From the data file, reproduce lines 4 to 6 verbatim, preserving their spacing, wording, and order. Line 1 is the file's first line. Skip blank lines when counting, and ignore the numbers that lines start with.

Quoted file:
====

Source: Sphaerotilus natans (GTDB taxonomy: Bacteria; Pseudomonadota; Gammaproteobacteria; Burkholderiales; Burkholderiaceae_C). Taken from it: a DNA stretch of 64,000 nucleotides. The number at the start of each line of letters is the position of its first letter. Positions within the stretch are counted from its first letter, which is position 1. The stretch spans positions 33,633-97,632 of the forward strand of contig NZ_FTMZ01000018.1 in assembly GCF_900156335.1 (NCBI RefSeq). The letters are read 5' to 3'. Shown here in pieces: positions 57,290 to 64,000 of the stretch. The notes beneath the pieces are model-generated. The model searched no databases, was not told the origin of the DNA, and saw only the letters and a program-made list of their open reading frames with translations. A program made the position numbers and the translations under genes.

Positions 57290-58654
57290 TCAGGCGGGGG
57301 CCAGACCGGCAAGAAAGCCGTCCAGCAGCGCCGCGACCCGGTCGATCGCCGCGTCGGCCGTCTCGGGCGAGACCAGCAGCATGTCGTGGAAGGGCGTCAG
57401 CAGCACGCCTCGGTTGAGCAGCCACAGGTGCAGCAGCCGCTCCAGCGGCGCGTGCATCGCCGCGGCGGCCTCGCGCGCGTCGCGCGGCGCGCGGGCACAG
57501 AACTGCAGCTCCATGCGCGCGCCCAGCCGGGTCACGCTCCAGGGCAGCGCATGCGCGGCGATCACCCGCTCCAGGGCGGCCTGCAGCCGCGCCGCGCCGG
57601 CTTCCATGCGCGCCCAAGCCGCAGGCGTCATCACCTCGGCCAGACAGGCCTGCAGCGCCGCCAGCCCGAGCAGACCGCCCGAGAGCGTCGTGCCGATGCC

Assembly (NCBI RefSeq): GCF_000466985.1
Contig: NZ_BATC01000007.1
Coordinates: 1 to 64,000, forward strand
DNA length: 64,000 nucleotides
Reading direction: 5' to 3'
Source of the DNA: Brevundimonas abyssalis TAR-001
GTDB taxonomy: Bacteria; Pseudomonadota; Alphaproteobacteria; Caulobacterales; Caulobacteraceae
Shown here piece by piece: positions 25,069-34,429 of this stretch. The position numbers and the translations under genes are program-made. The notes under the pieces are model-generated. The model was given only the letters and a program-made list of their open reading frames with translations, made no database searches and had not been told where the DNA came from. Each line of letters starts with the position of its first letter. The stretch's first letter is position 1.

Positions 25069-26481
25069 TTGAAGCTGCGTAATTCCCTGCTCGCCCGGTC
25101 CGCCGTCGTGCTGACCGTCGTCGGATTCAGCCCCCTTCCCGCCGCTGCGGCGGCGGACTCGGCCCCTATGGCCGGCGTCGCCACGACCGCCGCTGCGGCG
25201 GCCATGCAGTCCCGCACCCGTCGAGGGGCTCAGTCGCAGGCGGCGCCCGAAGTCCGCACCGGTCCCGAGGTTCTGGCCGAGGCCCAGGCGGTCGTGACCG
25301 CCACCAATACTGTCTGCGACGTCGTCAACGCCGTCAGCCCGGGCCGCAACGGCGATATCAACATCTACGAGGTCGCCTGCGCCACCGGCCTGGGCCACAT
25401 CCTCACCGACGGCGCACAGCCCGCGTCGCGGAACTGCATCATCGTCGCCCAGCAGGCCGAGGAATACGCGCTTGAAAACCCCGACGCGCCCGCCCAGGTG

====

57301 CCAGACCGGCAAGAAAGCCGTCCAGCAGCGCCGCGACCCGGTCGATCGCCGCGTCGGCCGTCTCGGGCGAGACCAGCAGCATGTCGTGGAAGGGCGTCAG
57401 CAGCACGCCTCGGTTGAGCAGCCACAGGTGCAGCAGCCGCTCCAGCGGCGCGTGCATCGCCGCGGCGGCCTCGCGCGCGTCGCGCGGCGCGCGGGCACAG
57501 AACTGCAGCTCCATGCGCGCGCCCAGCCGGGTCACGCTCCAGGGCAGCGCATGCGCGGCGATCACCCGCTCCAGGGCGGCCTGCAGCCGCGCCGCGCCGG